ATLANTIC CITY - A fledgling development group wants to restore Kentucky Avenue into an entertainment district that would offer lower-cost, smaller venue options than casinos typically provide.
Development group Polaris started pushing to redevelop Kentucky Avenue long before Nelson Johnson's "The Northside" came into the picture, but the book has reminded people of the area that was considered a seaside Harlem for its concentration of black clubs, restaurants and entertainment venues.
Stakeholders hope the slow, quiet, ongoing planning, funding acquisition and execution process will ultimately restore the strip to its former glory as a nightlife district that unifies the city.
The stretch that once drew droves of locals and tourists, regardless of race, to restaurants and nightclubs - Club Harlem and other venues featured Sarah Vaughan, Louis Armstrong and other performers - "is now considered a dead zone," lifelong resident and former Atlantic City Board of Education President Cornell Davis said recently.
"You've had development take place all around it (and) the people are realizing that since the conception of casinos, that there has still not been a visible direct impact into the community," he said. "And the residents we're talking about, they're in Bungalow Park and the Marina District, what (was) considered the Northside," he said. "A lot of people don't even know there is life beyond Atlantic Avenue ... because it has been so underserved."
Davis is working on the Kentucky Avenue initiative with activist Steve Young. The pair formed Polaris specifically to handle negotiations and financial and other related matters.
Young has been meeting sporadically with city, the Casino Reinvestment and Development Authority and other local officials about the concept for years, but redoubled his efforts recently amid publicity surrounding the publication of "The Northside" and the formation of the state Tourism District.
He hopes the Tourism District and other state-driven changes happening in the city won't mean yet another delay. Young blamed past inactivity on ever-changing government officials, CRDA's board investing outside the city and years of tumult created by federal investigations into city agencies.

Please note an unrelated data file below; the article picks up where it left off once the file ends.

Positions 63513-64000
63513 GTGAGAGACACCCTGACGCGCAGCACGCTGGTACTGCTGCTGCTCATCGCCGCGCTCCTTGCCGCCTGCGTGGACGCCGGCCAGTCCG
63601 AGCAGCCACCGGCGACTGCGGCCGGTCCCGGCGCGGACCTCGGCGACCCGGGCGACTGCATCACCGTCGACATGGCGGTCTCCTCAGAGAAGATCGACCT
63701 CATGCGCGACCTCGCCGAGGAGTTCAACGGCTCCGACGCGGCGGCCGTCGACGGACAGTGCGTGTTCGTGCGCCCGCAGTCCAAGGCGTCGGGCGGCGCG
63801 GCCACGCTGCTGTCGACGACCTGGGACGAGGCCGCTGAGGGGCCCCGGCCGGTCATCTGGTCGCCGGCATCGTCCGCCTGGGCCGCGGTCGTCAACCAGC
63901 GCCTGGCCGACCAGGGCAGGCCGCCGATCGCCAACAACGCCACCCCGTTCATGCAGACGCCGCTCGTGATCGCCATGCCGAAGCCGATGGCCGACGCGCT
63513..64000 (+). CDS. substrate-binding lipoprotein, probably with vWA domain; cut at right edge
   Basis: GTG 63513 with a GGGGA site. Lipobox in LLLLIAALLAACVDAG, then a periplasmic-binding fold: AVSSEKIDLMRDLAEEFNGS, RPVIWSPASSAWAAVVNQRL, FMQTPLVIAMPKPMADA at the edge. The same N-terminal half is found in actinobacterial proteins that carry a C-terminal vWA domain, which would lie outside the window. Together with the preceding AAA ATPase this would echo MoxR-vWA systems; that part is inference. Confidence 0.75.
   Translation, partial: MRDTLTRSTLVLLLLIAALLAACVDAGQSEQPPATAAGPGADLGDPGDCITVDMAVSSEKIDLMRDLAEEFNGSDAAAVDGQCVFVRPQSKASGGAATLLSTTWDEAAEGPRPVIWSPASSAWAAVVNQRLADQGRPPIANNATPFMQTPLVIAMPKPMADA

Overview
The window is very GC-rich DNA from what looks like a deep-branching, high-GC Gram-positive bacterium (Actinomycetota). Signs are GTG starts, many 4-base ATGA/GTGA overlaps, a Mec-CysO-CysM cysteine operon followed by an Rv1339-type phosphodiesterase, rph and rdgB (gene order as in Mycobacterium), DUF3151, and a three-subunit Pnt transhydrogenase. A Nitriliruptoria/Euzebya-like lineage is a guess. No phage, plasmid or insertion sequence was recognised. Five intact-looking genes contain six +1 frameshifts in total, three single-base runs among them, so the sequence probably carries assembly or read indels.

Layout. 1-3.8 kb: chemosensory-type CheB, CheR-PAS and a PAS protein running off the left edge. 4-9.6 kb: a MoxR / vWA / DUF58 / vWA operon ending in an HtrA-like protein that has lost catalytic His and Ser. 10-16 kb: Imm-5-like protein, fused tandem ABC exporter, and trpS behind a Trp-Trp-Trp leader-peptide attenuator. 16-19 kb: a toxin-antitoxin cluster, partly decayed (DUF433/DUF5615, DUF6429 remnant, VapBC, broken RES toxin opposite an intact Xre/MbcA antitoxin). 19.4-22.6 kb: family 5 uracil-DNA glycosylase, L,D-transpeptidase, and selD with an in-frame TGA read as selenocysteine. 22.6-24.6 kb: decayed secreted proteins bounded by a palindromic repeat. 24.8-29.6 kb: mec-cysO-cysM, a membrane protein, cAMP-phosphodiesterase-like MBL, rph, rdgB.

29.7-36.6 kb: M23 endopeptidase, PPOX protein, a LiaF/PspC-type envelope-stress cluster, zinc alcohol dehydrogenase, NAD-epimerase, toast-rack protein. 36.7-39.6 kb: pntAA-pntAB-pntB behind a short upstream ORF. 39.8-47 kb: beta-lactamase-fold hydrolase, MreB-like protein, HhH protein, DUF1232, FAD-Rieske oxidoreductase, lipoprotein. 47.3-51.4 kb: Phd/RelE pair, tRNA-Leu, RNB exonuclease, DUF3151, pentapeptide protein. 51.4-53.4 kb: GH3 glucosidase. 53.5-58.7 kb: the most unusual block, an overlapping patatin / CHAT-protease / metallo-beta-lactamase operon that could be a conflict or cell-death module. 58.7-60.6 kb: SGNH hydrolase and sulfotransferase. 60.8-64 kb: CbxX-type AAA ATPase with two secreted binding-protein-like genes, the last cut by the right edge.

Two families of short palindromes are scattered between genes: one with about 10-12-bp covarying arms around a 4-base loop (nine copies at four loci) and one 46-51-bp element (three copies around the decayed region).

Those included a probe that landed Davis in prison for nine months on a bribery conviction. He now works for Atlantic County's Prisoner Re-entry Program.
CRDA paid for a $200,000 feasibility study that wrapped in 2001. Not much more happened until September, when Redding's restaurant opened on the northeast corner of Pacific and Kentucky.
The addition of that anchor is key, but Polaris needs to revamp its development plan and CRDA has to amend its redevelopment agreement with Polaris, said Young and Susan Ney Thompson, interim executive director at CRDA.
Young declined to name other interested vendors due to ongoing negotiations, but said he has spoke with most property owners - some who could be asked to sell or make improvements - and that the response has been positive.
Meanwhile, he has met with other local stakeholders including Main Street Atlantic City Executive Director Pam Fields as well as Bobby Royal, dean of Atlantic Cape Community College, which has the main parking lot for its Charles Worthington Campus on Kentucky Avenue.
"We're happy someone is looking at that particular area, but we're pretty much just a stakeholder and advocating for them right now and applauding their efforts," Fields said. "As things go down the line and we see what they're doing and additional developments spinning off Reddings, there may be other partnerships we could do."
Fields said she expects the rich history of the street to generating interest and appreciation. That will happen simply because the revitalized street would offer something different.
"People who want to move to a city want a myriad of things to do in their town," said Fields, whose agency focuses on a 14-block section of Atlantic Avenue.
That's particularly critical right now because as the economy recovers, people who lost their jobs or houses in recent years are opening small businesses or moving into apartments or condos in downtown areas, she said.
"Those things that used to be a component of a city are coming back and it's a great time for the city to invest in it," she said.
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